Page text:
Heathens in Profile is a monthly blog series featuring the lives and practices of self-identifying Heathens across the world, in an effort to dismantle the stereotype of Heathens as looking a certain way and living a certain lifestyle. The individuals featured in this blog series come from all walks of life and have differing perspectives of the world, but nevertheless all consider themselves Heathen. All answers to the series questions are their own words.


Tell us a bit about yourself, such as what you do for a living, what your hobbies are, what your favorite books/movies/TV shows are — anything you feel comfortable sharing.

Roland: I’m Roland, a.k.a. Widukinding on the Skíðblaðnir Discord server and r/Heathenry subreddit, where I help as one of the moderators. I am employed as an assistant manager of general merchandise at a larger grocery store. I enjoy comics, linguistics, coins, history documentaries, and woodworking, and I am a constant reader of literally everything Stephen King has ever written.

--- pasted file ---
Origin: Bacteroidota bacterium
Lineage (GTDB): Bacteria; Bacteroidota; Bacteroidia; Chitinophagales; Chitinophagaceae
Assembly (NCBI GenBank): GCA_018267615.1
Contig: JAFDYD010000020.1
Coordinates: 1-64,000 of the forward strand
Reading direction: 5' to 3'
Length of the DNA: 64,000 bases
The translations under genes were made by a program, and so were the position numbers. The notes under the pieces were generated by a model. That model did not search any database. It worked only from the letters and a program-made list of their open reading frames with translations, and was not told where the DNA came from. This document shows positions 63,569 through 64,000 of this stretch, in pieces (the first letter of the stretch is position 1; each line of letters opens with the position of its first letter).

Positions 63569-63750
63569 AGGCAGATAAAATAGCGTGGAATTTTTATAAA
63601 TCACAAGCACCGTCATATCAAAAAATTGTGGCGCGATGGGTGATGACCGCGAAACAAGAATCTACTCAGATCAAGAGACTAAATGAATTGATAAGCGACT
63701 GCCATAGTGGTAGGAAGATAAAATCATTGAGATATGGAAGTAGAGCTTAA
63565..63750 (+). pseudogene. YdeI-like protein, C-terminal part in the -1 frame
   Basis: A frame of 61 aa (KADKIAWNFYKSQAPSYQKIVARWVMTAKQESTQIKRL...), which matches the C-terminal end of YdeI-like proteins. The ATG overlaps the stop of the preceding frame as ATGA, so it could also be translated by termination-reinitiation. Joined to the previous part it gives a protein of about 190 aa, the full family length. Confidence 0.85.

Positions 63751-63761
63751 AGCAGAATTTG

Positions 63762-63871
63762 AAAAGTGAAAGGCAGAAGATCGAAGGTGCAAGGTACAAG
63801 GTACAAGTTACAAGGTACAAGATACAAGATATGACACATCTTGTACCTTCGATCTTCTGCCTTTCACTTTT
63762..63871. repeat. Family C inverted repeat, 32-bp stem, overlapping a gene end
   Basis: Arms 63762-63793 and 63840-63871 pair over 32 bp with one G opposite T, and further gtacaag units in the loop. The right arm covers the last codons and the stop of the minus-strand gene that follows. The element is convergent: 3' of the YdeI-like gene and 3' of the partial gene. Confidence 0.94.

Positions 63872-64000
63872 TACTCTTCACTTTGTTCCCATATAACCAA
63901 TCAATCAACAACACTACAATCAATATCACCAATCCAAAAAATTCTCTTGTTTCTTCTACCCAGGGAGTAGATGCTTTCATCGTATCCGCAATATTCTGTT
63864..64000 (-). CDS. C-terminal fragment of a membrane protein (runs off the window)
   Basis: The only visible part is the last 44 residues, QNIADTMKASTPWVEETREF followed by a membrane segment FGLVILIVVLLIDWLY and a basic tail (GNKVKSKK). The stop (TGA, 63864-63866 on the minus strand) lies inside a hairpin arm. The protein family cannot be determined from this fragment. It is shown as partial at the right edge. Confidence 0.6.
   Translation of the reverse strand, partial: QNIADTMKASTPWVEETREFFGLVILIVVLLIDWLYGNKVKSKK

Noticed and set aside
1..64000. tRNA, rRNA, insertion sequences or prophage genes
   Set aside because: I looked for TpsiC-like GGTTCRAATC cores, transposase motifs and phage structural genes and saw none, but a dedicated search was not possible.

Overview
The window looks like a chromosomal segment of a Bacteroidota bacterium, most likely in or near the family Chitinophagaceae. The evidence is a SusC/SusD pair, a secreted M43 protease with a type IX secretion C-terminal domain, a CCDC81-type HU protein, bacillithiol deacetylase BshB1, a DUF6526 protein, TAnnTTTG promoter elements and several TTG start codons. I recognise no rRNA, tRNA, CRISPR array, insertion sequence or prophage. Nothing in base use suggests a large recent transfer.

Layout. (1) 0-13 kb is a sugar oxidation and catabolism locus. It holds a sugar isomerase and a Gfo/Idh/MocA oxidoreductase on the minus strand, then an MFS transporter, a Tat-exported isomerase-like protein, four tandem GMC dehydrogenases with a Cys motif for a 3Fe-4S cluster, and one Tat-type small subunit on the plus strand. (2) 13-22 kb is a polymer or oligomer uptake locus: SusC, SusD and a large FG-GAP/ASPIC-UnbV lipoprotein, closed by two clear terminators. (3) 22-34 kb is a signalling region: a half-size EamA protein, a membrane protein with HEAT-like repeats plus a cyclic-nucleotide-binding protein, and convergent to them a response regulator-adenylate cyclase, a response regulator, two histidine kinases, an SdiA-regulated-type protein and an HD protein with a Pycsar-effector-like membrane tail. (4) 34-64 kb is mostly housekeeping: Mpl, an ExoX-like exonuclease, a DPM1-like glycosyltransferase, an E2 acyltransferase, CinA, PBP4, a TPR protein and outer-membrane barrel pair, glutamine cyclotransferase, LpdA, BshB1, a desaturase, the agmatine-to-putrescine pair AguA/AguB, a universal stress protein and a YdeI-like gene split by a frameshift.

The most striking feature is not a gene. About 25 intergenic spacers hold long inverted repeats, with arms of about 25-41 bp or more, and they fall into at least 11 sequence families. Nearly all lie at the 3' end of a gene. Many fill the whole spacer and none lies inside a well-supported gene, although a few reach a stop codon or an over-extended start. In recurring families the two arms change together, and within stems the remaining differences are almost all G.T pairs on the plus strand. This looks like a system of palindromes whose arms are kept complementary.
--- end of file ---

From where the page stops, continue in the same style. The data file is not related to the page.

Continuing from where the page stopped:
Liv: My name is Liv (in Skíðblaðnir, I go by Skāp). I am a massage therapist, a wife, and a mother. I love making things with my hands so I’m always knitting some little thing or baking something. Some of my favorite books are The Dark Tower series by Stephen King and Stardust by Neil Gaiman. I’ve been watching a lot of Lucifer on Netflix when I’m not being forced to watch Hilda with my son.

A portrait photograph of Liv (left) and Roland (right).

What kind of Heathenry do you practice?

Roland: It might be accurate to describe our practice as Saxon or maybe Ingaevonic, as it draws heavily from both Continental Saxon and Anglo-Saxon sources, supplemented by Frisian and other continental information where it is known. In practice, though, we’re so similar to Anglo-Saxon Heathenry that I like to joke that we’re Anglo-Saxon Heathens with funny pronunciations.

Did you have a religion before Heathenry? What caused you to leave it?